China Addresses Overcapacity In List Of Trade “Concessions”
Last Thursday, China’s Ministry of Commerce released a 117-page document that, according to Bloomberg, outlines a list of trade policy “concessions” that the country is willing to make in order to work more closely with the United States. The document addressed excess capacity in the steel and iron sector. The Ministry’s full comments are reprinted below while the full Ministry document is available here. The comments on excess capacity are as follows:
“The iron and steel industry is an important foundation for the U.S. industry, and steel workers remain a vital force in politics and society in the U.S. The U.S. is concerned about the closedown of steel companies and the unemployment of blue-collar workers, and hopes to improve the situation of the workers, and China expressed its understanding. In fact, the global economic downturn since the international financial crisis has led to the contraction in demand, which is the root for this wave of excess capacity in the global steel industry. Technological progress is an important factor for the decline in employment of the US steel industry. For example, in a steel plant in Pennsylvania, the U.S., by virtue of technical transformation, the number of workers had dropped from 2,000 to 26, but the production capacity was expanded. On one hand, the U.S. acknowledges that this wave of excess capacity in the global steel industry is a global issue which requires collective responses; on the other hand, it blames the Chinese government for its systematic support for the steel sector as an important reason for the current excess capacity. This is untenable.
“The steel industry of China is positioned to meet domestic demand. The Chinese government does not encourage the export of iron and steel products; on the contrary it has adopted a series of measures to control exports, including to impose more export tariffs on some types of iron and steel products, for example, the export tariff rate for ferrosilicon and the like has been increased to 20%, and that for non-alloy billets and bars and the like has been increased to 15%.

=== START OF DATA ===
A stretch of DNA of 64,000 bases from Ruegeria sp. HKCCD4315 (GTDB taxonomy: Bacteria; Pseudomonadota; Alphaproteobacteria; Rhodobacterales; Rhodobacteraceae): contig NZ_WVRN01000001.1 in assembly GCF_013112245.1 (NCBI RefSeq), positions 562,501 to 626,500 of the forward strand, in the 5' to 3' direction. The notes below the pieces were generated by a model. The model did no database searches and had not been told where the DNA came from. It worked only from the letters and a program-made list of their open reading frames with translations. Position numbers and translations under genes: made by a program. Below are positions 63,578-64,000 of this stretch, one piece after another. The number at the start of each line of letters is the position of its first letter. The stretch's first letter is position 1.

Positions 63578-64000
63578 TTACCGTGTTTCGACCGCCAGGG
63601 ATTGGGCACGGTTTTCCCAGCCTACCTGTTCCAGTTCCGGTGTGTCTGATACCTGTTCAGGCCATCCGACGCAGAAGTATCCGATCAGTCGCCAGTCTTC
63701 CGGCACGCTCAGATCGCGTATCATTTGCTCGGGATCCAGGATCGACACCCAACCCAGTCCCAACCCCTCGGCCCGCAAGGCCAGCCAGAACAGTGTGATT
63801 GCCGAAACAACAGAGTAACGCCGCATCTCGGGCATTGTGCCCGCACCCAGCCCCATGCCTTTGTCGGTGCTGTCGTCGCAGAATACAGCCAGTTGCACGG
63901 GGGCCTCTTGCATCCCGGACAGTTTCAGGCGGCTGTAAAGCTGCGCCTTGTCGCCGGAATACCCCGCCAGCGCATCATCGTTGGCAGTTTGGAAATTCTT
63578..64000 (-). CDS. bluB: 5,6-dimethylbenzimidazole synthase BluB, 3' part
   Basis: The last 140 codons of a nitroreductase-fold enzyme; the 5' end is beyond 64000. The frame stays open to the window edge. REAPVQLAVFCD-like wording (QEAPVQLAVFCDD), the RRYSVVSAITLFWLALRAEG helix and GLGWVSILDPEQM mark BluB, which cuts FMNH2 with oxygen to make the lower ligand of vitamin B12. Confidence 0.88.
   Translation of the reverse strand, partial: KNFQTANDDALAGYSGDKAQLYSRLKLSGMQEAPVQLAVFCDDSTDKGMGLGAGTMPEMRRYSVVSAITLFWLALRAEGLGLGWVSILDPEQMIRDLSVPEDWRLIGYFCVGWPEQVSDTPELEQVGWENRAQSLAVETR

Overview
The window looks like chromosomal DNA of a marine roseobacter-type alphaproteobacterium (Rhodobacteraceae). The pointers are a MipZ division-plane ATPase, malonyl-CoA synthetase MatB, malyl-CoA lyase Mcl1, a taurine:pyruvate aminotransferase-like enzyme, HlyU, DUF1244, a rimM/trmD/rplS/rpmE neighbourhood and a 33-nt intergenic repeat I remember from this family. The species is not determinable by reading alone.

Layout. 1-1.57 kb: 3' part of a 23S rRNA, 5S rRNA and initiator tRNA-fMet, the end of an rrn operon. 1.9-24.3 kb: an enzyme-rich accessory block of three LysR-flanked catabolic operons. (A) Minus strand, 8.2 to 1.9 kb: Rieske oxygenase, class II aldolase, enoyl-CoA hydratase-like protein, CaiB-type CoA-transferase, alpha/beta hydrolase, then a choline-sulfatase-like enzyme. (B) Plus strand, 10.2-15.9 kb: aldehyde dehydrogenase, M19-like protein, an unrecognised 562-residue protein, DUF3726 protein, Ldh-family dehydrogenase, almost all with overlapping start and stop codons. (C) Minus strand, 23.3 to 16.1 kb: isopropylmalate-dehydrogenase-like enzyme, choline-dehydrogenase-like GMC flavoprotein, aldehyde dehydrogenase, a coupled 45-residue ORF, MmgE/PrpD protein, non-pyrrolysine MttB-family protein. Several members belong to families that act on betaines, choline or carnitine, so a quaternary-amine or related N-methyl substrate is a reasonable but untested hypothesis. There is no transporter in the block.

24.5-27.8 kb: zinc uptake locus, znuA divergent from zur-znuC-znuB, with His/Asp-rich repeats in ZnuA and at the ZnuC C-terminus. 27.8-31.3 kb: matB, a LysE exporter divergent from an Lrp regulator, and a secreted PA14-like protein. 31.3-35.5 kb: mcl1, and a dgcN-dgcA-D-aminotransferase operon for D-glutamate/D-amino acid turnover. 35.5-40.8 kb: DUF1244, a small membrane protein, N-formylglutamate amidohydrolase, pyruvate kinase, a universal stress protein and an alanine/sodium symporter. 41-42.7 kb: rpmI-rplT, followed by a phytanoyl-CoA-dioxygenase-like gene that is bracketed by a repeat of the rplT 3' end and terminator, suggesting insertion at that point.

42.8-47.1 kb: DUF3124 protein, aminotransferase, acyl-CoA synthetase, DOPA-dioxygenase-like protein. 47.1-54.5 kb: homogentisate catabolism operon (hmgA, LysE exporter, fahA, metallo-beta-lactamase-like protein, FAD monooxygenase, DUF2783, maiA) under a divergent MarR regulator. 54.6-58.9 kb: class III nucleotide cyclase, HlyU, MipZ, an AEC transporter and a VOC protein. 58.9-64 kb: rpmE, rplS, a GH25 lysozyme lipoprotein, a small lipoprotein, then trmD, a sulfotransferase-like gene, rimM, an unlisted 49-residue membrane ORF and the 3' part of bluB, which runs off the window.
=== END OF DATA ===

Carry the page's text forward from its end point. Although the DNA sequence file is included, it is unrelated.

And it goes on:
“The proportion of China’s steel exports to the US in its total steel imports is relatively small. Given the U.S. has taken a series of anti-dumping and countervailing measures towards China’s iron and steel products, China’s exports to the U.S. in regard of iron and steel products showed a downward trend year by year over the past 10 years. In 2016, the volume and amount of steel exports of China to the U.S. were only 1.18 million tons and US$1.7 billion, representing a year-on-year decrease of 51.5% and 40.1% respectively; therefore China’s steel exports have little impact on the U.S. steel industry.
“In implementing the strategy of adjusting structure and governance environment, China attaches great importance to resolving excess capacity in the steel industry; hence, enormous efforts have been made and remarkable results have been achieved. In this respect, the Chinese government has initiatively deployed practical strategies and will push ahead in this way. During five years from 2011 to 2015, China had cut over 90 million tons of backward steel production capacity. In 2016, China further reduced 65 million tons of capacity, and 202,000 jobs were involved. The 2017 Report on the Work of the Government proposed to further cut the capacity by 50 million tons. If this goal is achieved, China’s capacity utilization in steel production is expected to be further improved.
“Since 2014, China and the U.S. have had frequent communication and consultation regarding the issue of excess capacity by virtue of meeting of heads of state, the China-US Strategic and Economic Dialogue, the China-U.S. Joint Commission on Commerce and Trade, the G20 Forum and other occasions. China is willing to work with all parties to continue to enhance communication through the Global Steel & Iron Forum and other platforms, and jointly take action to resolve excess capacity problem in the global steel industry.”